Currently at the Met, Playing with Pictures: The Art of Victorian Photocollage
"Sixty years before the embrace of collage techniques by avant-garde artists of the early twentieth century, aristocratic Victorian women were already experimenting with photocollage. The compositions they made with photographs and watercolors are whimsical and fantastical, combining human heads and animal bodies, placing people into imaginary landscapes, and morphing faces into common household objects. Such images, often made for albums, reveal the educated minds as well as the accomplished hands of their makers. With sharp wit and dramatic shifts of scale akin to those Alice experienced in Wonderland, these images stand the rather serious conventions of early photography on their heads."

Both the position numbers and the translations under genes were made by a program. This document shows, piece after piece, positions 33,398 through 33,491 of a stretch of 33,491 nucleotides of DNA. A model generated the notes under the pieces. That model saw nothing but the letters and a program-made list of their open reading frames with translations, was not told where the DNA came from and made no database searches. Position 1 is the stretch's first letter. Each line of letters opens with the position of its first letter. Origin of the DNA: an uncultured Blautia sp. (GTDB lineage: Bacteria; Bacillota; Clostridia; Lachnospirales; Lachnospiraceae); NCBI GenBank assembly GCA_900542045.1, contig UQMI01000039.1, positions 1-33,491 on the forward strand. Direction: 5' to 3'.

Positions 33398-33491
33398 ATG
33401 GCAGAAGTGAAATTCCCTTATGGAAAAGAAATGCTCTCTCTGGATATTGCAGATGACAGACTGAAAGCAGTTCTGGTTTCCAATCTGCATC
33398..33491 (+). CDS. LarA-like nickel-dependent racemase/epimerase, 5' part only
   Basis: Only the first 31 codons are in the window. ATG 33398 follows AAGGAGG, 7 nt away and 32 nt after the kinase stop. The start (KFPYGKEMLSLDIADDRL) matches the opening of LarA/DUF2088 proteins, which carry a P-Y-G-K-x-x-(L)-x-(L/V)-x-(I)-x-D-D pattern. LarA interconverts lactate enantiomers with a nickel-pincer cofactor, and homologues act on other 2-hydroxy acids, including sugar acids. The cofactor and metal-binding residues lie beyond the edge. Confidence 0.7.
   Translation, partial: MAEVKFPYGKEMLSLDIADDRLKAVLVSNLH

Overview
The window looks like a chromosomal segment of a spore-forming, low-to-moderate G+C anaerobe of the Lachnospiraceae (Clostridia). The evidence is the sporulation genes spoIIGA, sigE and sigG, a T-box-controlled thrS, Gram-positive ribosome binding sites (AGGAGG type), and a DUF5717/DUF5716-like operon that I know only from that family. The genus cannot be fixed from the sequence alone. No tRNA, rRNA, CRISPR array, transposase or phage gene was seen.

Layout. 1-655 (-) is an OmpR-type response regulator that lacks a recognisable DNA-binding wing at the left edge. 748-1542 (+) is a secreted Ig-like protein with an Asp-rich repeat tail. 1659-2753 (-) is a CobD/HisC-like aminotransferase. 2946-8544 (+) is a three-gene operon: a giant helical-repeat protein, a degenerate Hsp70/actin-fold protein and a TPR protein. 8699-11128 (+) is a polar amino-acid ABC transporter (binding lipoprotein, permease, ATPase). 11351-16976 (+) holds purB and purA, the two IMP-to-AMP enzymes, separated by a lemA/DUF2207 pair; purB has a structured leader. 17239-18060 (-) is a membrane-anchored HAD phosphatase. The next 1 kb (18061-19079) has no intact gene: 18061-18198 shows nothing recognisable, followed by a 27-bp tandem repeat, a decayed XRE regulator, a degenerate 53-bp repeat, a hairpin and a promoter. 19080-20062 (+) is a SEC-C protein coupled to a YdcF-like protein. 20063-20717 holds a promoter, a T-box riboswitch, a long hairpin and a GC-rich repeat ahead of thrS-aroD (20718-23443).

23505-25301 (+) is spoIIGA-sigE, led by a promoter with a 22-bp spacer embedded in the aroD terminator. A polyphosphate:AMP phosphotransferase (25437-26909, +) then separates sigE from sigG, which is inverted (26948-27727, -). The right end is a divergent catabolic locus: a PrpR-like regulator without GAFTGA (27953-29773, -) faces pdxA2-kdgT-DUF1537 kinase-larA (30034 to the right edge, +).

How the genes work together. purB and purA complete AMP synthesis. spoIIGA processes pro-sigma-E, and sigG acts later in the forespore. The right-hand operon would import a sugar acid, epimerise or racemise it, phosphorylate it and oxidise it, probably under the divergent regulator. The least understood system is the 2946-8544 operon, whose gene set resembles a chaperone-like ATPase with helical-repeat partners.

These intricate montages swirl with surrealist imagery: swans with human heads, figures of outlandish proportions, dour kings and queens on cards.
The effect is one of delight and surprise- the figures seem surprisingly approachable and life-like, as if they were about to speak any moment. "Say, did you ever...."
The whimsy is something we all expect from Victorian images, but the sense of humor is a decidedly new element.
Pictures and Quoted Description from the Met website